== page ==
BTW, Congratulations Rays! 3 games to 1 winners over the White Sox in ALDS.
Thursday, September 25, 2008
Monday, September 22, 2008
Saturday, September 13, 2008
Galveston Island Flooding & Fires viewed from a Coast Guard HU-25 Falcon Jet
In Galveston, at least 17 structures had been leveled, officials said, 10 due to fire. The destruction included the Balinese Room a landmark former speakeasy and casino on a wooden pier extending 600 feet out into the gulf. In its 1940s heyday, the Balinese Room had seen shows by Frank Sinatra, Bob Hope and the Marx Brothers.
Friday, September 12, 2008
Continuing live coverage from Austin-American Statesman reporters on the ground in Houston ---including live video from their car at 7pm EDT
More Ike tweets from Twitter
Houston Chronicle Tropical Weather Blog
User submitted photos from Galveston Wow!
Thursday, September 11, 2008
Fay & Hanna soaked and swiped; Gustav and Ike came around the bend and up into the Gulf.
Our best wishes to those in the path of Ike, a Texas-sized storm! Here's an interesting history of Tropical activity in Texas
In 2001, Tropical Storm Allison — not even a hurricane — stalled out and dumped nearly 37 inches of rain on the Port of Houston over a five-day period, according to the National Weather Service. It killed 22 people and was the costliest natural disaster in Houston's history.
In 1983, Hurricane Alicia killed 21 Texans. Wind gusts of hurricane force in downtown Houston littered the streets with broken glass as windows broke in tall buildings.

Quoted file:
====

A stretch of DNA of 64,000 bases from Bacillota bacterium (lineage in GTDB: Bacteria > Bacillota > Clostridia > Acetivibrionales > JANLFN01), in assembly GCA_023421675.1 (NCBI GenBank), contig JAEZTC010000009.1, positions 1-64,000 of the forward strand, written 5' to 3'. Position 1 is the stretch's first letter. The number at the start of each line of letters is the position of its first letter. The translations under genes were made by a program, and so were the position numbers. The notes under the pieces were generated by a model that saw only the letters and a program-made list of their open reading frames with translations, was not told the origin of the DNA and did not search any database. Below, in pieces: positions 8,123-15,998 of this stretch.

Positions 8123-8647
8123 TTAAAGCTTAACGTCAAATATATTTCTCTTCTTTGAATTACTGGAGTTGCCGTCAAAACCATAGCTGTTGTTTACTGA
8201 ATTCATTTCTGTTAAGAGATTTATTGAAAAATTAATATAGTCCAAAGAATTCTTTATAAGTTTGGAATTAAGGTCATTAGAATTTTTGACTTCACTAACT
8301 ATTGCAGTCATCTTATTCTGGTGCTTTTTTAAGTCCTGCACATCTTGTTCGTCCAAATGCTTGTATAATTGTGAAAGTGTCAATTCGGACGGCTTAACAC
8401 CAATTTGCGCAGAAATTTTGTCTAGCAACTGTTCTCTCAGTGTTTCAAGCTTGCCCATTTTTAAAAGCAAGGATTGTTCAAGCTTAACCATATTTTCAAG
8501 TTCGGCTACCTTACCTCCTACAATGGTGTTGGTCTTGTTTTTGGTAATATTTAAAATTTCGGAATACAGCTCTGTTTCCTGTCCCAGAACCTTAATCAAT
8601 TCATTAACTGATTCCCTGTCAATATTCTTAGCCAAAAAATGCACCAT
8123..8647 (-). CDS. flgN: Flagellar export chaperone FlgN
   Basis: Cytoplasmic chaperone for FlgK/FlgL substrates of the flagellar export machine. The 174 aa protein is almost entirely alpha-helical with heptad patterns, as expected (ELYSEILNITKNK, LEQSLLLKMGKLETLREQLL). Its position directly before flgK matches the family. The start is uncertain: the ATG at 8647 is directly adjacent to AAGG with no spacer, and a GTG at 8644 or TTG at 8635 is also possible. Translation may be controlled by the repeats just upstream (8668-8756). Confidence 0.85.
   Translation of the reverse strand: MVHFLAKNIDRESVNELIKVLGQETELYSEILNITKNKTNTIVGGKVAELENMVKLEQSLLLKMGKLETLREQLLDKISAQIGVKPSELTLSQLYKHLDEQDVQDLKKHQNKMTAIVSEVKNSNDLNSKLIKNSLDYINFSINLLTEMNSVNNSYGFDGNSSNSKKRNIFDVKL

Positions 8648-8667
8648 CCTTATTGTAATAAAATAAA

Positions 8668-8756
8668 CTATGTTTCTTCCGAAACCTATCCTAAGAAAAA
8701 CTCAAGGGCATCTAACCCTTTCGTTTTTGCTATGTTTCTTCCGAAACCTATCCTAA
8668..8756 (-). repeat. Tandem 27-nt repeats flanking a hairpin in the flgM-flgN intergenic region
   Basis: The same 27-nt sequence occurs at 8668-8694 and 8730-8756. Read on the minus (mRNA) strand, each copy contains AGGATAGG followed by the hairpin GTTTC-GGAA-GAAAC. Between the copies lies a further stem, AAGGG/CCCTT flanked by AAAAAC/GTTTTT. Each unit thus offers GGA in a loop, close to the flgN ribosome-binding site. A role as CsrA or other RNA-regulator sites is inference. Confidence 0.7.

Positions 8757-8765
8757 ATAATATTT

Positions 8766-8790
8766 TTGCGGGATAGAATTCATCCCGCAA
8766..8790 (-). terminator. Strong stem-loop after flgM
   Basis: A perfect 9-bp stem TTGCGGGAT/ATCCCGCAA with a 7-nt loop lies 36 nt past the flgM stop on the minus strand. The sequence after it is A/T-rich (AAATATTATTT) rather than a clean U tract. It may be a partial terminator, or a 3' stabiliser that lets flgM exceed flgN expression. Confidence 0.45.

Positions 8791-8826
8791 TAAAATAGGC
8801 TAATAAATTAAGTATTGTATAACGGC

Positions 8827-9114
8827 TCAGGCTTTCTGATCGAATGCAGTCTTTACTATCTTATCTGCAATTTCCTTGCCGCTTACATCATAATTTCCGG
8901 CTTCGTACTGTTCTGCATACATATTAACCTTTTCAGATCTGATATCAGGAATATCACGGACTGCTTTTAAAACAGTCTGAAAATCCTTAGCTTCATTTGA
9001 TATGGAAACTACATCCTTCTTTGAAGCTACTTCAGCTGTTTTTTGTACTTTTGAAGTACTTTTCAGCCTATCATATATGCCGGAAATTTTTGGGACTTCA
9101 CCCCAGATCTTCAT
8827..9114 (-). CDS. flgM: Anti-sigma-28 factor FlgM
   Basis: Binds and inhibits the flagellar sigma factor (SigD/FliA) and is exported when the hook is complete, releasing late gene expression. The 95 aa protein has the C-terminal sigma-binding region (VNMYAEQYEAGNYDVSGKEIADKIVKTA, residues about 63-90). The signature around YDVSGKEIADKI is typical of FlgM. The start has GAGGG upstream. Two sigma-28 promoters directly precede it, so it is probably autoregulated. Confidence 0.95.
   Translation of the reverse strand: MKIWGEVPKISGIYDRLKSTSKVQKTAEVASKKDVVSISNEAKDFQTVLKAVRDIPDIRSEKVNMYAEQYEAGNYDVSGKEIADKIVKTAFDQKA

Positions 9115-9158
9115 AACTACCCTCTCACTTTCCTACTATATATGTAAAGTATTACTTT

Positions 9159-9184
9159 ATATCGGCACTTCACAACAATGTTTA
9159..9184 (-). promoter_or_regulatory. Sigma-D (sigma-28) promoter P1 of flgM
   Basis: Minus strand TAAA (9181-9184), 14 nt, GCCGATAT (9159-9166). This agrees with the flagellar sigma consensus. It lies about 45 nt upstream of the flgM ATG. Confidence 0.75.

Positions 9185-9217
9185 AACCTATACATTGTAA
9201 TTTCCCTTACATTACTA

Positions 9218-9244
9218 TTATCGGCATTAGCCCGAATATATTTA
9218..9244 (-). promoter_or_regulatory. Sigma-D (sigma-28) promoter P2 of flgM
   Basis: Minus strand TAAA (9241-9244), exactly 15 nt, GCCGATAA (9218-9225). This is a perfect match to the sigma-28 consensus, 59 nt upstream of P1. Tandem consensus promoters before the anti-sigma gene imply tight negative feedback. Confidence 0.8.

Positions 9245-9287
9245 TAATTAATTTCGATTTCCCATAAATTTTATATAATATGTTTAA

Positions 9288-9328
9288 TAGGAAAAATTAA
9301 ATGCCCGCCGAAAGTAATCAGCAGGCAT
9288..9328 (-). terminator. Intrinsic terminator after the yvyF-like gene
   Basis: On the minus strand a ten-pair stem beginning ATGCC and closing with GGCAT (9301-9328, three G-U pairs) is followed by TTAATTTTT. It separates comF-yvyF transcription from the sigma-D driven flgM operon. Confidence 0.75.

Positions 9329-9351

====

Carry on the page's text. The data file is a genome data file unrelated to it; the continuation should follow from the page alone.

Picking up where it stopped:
In 1961, massive Hurricane Carla whipped up peak winds of 175 mph. Only 46 Texas residents died, largely because about 250,000 people had evacuated.
A 1919 hurricane came ashore south of Corpus Christi as a Category 3 on Sept. 14. The death toll is estimated at between 600 and 900 people, including more than 500 lost on ten ships that sunk or were reported missing.
Between 1900 and 2004, Florida was hit by a total of 64 hurricanes, Texas absorbed 38, and North Carolina took the brunt of 29.
Friday, September 05, 2008
Hanna's outer band rain didn't quite make it to Tampa Bay today as was a possibility, marking the third storm this season that passed by us without much impact. We had a partly sunny day here with a nice breeze from the east.
However, Ike is our focus this weekend as we watch the "cone of uncertainty" continue to evolve. The latest advisory has the center of the cone continuing to move west into the Gulf of Mexico and curling north past Florida.